Regardless of industry trends showing a decline in foreclosure starts, each month thousands of Americans are still facing a scenario that could mean the loss of their home. The foreclosure crisis is not fully behind us yet.
While an improving economy combined with government intervention and lender workouts has significantly reduced the number of homeowners in mortgage default since the height of the recession in 2008, the problem persists. Thousands of Notices of Default are still being issued each month in spite of the current optimism of a complete housing recovery touted in the press.
Two factors contribute to the discrepancy between prevailing sentiment and the actual facts regarding foreclosures. First, industry data consistently aggregates information on foreclosures, providing a broad averaging of foreclosure activity, whereas review of the actual data on a state-by state basis shows a different picture. According to RealtyTrac, Foreclosure activity in 2012 decreased from 2011 in 12 out of the nation’s 20 largest metro areas, led by Phoenix (down 37 %), San Francisco (down 30 %), Detroit (down 26 %), Los Angeles (down 24 %), and San Diego (down 24 %). But 2012 foreclosure activity increased in eight of the 20 largest metros, led by Tampa (80 % %), Miami (36 t %), Baltimore (34 %), Chicago (30 %), and New York (28 %).
Newly enacted foreclosure laws at the state level over the past two years have caused a contributing factor in the drop of default filings. California, Florida and Nevada arguably had the highest foreclosures rates in the nation. Yet recent statistics show a relationship between various state legislative actions and a slowdown in foreclosures, including Nevada requiring lenders to prove their rights to foreclose in 2011 and California’s Homeowner’s Bill of Rights enacted in 2013. So while these laws inevitably contributed to a dramatic decrease in completed foreclosures which is reflected in lower default-filing statistics, in reality, there are still eight to ten million units that comprise a substantial ‘shadow inventory’ of housing supply still subject to foreclosure. California and Nevada follow non-judicial procedures for filings. Judicial states, are still coping with pending cases simply caught in the court system. Foreclosure inventory in judicial states is still three times higher than that of non-judicial states, according to Lender Processing Services (LPS).
Second, industry data on distressed assets reports historically, typically analyzing activity 60 – 90 days prior to the actual reporting date. While real-time foreclosure data would be difficult to obtain and verify, default servicing specialists are as active as ever these days processing foreclosures. This trend is confirmed by two Peak Corporate Network executives. Kelli Espinoza is Executive Vice President overseeing operations at Peak Foreclosure Services, Inc., which serves as the primary Peak entity specializing in a wide range of default servicing solutions catering to banks, credit unions, and small investors nationwide. She characterizes current activity as “brisk.” Peak’s foreclosure unit is currently processing a steady flow of files generated by private equity and investment firms in the distressed asset sector. While prevailing housing analysis reporting on past distressed performance have indicated a decline in defaults, there are still a significant number of foreclosures making their way through the pipeline. Espinoza states that“While we’ve been able to facilitate many workouts on the borrower’s behalf to avoid a default situation, I’m pretty confident in saying that we’ll be processing foreclosures for clients for some time to come.”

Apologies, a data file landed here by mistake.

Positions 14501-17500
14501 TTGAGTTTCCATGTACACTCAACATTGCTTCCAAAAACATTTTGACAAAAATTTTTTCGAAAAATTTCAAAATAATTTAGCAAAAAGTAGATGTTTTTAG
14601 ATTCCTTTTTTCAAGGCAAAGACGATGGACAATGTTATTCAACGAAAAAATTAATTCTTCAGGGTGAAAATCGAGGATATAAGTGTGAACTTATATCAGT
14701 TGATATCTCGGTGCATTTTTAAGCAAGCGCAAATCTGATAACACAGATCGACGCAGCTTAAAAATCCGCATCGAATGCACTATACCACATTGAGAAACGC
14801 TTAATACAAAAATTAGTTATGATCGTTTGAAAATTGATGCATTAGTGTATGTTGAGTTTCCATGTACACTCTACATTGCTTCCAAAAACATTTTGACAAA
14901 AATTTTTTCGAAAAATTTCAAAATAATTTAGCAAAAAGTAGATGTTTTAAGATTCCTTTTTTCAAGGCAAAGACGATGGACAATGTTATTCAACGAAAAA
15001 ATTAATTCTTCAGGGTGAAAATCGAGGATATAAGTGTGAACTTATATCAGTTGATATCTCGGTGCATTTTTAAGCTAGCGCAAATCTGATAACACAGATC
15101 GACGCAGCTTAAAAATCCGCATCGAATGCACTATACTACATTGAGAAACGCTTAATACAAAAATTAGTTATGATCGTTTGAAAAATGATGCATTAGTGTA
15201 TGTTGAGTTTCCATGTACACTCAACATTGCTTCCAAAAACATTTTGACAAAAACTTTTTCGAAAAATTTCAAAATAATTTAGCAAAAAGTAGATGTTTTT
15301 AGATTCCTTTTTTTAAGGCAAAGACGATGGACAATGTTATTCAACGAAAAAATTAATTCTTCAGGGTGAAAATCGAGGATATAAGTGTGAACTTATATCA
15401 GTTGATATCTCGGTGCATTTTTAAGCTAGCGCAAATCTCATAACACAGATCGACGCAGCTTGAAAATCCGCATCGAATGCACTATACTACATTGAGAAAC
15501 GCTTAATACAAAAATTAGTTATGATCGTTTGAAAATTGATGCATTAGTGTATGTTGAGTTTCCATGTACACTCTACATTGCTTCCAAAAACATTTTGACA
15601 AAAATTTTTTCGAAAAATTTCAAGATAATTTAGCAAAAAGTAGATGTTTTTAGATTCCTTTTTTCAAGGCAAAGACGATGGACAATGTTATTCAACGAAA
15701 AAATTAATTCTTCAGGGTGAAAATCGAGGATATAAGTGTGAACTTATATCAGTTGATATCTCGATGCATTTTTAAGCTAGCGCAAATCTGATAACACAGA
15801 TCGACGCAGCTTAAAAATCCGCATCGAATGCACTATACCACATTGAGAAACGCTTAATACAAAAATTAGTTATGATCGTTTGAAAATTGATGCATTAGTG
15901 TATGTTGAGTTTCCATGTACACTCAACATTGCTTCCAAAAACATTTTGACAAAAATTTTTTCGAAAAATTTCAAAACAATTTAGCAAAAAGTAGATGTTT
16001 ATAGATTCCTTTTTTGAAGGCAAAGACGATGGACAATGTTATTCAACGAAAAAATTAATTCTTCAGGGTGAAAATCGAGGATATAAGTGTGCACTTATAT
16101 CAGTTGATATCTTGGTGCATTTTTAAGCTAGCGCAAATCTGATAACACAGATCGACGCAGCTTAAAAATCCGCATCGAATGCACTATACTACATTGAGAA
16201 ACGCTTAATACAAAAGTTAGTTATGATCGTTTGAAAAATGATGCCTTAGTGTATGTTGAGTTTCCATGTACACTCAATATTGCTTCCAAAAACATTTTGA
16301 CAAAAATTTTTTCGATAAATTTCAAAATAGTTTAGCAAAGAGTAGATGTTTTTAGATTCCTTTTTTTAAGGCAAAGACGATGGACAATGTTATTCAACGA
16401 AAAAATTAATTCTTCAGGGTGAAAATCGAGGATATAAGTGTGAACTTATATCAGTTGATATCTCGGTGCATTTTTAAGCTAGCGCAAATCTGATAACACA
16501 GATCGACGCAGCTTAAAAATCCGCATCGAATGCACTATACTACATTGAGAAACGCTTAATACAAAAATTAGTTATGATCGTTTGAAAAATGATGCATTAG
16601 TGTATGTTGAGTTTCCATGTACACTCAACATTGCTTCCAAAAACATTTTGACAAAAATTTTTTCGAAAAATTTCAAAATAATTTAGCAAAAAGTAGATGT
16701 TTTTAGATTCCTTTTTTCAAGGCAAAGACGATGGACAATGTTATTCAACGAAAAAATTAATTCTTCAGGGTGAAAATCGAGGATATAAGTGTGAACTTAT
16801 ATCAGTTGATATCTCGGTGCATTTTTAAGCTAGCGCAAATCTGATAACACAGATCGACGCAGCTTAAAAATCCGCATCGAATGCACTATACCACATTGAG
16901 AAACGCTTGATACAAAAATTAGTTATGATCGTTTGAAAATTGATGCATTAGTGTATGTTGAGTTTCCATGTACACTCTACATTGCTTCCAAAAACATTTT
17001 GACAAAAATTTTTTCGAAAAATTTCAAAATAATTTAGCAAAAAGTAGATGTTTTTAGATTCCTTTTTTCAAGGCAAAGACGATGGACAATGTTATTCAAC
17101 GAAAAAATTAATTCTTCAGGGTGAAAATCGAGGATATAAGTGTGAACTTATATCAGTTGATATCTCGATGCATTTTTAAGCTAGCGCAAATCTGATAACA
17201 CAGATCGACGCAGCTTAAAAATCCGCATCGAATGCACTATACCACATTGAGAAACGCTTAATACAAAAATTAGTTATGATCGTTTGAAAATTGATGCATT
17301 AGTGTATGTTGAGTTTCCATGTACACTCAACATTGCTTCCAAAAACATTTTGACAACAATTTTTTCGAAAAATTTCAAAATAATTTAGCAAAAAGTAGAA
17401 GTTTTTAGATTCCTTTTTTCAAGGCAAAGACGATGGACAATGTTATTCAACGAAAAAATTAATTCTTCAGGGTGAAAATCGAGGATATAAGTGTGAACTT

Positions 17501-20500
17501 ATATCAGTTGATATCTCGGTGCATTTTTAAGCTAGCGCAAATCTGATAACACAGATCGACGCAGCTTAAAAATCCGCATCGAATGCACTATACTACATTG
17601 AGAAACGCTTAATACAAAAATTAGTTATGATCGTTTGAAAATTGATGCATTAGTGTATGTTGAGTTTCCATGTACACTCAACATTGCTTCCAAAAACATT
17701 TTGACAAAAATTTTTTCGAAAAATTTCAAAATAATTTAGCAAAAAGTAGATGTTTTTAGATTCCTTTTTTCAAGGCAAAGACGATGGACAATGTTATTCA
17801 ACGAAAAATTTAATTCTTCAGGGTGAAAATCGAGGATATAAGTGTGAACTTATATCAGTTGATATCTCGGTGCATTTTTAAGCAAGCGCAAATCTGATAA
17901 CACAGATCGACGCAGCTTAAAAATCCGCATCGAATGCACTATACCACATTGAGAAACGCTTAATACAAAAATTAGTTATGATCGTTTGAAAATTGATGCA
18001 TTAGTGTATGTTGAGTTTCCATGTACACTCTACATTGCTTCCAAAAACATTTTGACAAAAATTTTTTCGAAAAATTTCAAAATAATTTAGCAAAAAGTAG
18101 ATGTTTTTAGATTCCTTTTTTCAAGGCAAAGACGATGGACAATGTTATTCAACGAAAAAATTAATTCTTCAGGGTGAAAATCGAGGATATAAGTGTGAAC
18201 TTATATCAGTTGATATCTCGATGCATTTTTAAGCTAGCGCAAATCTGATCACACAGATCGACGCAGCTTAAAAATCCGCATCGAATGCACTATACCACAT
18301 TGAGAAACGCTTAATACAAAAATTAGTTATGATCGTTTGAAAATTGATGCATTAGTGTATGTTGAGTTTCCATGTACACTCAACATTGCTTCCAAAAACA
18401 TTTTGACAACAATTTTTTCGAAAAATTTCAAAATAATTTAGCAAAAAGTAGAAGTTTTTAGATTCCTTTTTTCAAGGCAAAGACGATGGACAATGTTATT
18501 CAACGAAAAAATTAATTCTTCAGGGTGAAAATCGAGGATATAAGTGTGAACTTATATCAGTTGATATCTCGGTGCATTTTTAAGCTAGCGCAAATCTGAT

Raffi Tal, Executive Vice President of I Short Sale, Inc., one of the Peak entities working exclusively with distressed homeowners, affirms that there’s still a “clear and present danger of Americans losing their homes. We are still heavily involved in negotiating workout solutions on behalf of homeowners that have no other alternative.”
It is important to note that regardless of industry trends showing a decline in foreclosure starts, each month thousands of Americans are still losing their homes at a rapid pace. The real estate industry cannot and should not become complacent in aggressively pursuing ways to help homeowners retain their most valuable asset. While the battle to stem the tide of foreclosures seems to be tipping in the favor of distressed homeowners, it would be a grave mistake to assume the crisis is over.